Dark Shadows: Review: Book: Dark Shadows – The Visual Companion

Bdarkshadows_2y Mark Salisbury

Titan Books, out now

In which lead actor Johnny Depp, director Tim Burton, costume designer Colleen Atwood and other behind-the-scenes personnel reveal the intricate efforts and elaborate achievements that were poured into the third big-screen interpretation of Dark Shadows

A movie whose lavish visuals attempted to compensate for an uneven script, Dark Shadows was a box office disappointment financially, but a project that Johnny Depp and Tim Burton invested considerably in emotionally and personally.  Both men (along with Michelle Pfeiffer) were devoted fans of the original TV show and its “elusive atmosphere” – in which actors declaimed ripe dialogue with utter conviction against wobbly sets while the crew struggled against technical shortcomings, lack of budget and lack of time – a process that Burton likens to “watching an Ed Wood movie every day.”

As its name suggests, Dark Shadows – The Visual Companion is heavy on eye-catching imagery that might have escaped viewers’ notice in theatres. Amid stills of concept art, makeup tests, prop construction, costume fittings, set details, visual F/X revelations and tension-deflating antics, this book reveals the movie’s long genesis. By the time both Burton and Depp could commit to this project, the Twilight franchise and HBO’s True Blood had infused new unlife into the vampire romance genre, and they feared that a straightforward approach to Dark Shadows’ star-cross’d lovers would seem derivative and old-hat. Consequently, John August’s story treatment was set aside, and Seth Grahame-Smith’s new script focused much more on the comedic aspects of Barnabas’s man-out-of-time situation than it otherwise might have done; this could explain why the movie’s tone felt so inconsistent.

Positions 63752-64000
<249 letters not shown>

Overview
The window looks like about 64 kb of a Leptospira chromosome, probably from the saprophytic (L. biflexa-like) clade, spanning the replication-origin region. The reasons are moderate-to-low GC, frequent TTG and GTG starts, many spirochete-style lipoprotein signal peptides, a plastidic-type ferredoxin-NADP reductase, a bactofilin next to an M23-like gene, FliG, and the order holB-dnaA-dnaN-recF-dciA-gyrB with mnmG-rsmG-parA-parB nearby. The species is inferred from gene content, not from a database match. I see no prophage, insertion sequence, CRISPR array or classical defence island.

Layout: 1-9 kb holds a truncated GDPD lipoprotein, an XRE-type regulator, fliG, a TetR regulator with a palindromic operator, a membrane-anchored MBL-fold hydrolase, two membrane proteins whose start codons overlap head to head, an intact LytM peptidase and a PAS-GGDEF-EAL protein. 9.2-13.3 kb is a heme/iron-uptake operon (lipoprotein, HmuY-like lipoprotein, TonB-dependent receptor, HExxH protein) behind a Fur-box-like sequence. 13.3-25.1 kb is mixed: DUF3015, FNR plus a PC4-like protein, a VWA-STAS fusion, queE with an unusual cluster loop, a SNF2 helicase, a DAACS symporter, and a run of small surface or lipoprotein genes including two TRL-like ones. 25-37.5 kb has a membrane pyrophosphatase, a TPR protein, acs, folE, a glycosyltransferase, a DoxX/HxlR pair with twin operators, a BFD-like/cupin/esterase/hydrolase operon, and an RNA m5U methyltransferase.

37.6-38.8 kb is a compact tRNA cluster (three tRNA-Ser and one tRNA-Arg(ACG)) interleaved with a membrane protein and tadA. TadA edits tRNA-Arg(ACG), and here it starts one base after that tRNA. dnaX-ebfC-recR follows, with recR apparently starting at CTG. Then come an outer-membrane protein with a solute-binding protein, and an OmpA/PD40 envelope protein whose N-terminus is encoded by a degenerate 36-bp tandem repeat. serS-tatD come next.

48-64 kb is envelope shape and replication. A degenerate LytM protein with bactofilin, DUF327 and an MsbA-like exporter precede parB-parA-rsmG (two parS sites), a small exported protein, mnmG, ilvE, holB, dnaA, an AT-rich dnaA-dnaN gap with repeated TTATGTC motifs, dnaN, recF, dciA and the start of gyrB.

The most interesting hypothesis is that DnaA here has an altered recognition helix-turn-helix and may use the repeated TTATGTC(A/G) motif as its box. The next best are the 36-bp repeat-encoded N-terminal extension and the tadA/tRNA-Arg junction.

Verdict: A sumptuous homage to two men’s efforts to catch lightning in a bottle again. Even if their end results were not entirely successful, their passion for the original Dark Shadows cannot be denied. 8/10

John S. Hall

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